Miss A was diagnosed at just over 2 years of age.

Mr Man – age 6. He had been tested at age 3 and it came back negative, but in the last few months, he’s been complaining of stomach ailings, usually at night. He’s been very gassy, especially again in the evenings (I think from build up?). He’s a terrible sleeper and is always exhausted. I’m sure that he’s feeling foggy.

So off we went to the pediatrician who very willingly handed me the req. We went to get the blood test (no tears, just an ouch, and then they gave him 5 stickers. Amazing clinic), and awaited the results. Given it was easter weekend, I called them on Wednesday to find out that it was likely positive but they had to wait for doctor authorization to release the results. I called back Thursday and spoke with a different nurse – the same one that I had dealt with for 2 years while going through our health issues with Miss A, and she said that the other nurse was newer and didn’t realize that I knew all about this stuff already. So she gave me the results.

Normal levels of gluten antibody at 7-10. Mr Man’s level? 1200. It’s the highest level the clinic has seen.

We should hopefully hear next week about getting a scope and then going gluten free. My first instinct is to go gluten free immediately, but I know that he needs to stay on it to have anything show on the scope. Though really, with a level that high, I think it’ll show up regardless, but hey.

I was pretty upset about it on Thursday. Mr Man was devestated. He gets it, and he knows that his being celiac restricts his diet more than being allergic to nuts does. We’re working through it though and I know that it will be okay.

Chef Husband has decided that given he’s the only one who can now eat gluten in our house, that we might as well go about 95% gluten free in house (he’ll have a little cupboard for his treats). I should clarify that we do eat 100% gluten free, but we still had gluten in the house.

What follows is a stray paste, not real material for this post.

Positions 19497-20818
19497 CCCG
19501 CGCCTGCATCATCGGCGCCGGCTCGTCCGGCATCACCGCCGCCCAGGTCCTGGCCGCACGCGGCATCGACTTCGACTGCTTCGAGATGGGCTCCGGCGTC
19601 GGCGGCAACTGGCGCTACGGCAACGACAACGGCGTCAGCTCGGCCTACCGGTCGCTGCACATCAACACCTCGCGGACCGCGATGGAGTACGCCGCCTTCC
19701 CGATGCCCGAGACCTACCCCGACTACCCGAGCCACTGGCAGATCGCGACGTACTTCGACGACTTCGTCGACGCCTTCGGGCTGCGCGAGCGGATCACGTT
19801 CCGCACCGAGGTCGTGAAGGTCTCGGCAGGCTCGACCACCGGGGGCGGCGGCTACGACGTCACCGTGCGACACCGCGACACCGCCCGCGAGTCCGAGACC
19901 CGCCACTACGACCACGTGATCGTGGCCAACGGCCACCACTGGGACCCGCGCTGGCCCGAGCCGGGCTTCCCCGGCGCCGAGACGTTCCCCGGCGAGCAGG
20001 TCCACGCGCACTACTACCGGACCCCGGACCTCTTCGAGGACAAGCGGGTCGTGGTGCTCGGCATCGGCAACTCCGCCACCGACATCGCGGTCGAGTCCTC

I’m sure I’ll have some stories and some new learning experiences from this new diagnosis! Nothing ever seems to be simple in our house, but then, I wouldn’t know what I know if it was simple. A blessing in disguise!

Judgement

I don’t do very well with judgement. I’m not talking about the kind of judgement that you do in your head because really, no one can say they’ve never judged another person. (Other than maybe Jesus, but even then sometimes I think that He too could judge internally because not even Jesus was perfect).

As a mom of 2 amazing children who have food issues, I get judged a lot.

I get judged as to why I chose to breastfeed my daughter until she was 3. Some people think it’s ok that I did because she was sick and needed the nutrients. Some people still look at me sideways. Who knows, even if she hadn’t been sick I might have gone through to age 3 – I can’t know what I would have done because I only know what I did do – and what I did was right for my daughter and for me. But still, people judge.

I get judged as to why I pack snacks for my kids when they go on playdates. Some people think I’m over protective and that I don’t trust them to provide my child with healthy snacks. Perhaps I am an over paranoid mother, but ultimately, I’m the one that has to deal with the reactions (both anaphylactic and other) and has to deal with my children’s questions on a daily basis about food allergies. I’d rather provide them with safe snacks than wonder if they’re going to be ok. There are many houses that I do trust my children to go to because those parents have proven to me that they understand. They call me to check ingredients. They buy foods labelled peanut free to have on hand when my son goes over. They keep gluten free cookies in the cupboard for those “just in case” moments where my daughter gets hungry. They keep the safety of my children at the forefront of their minds.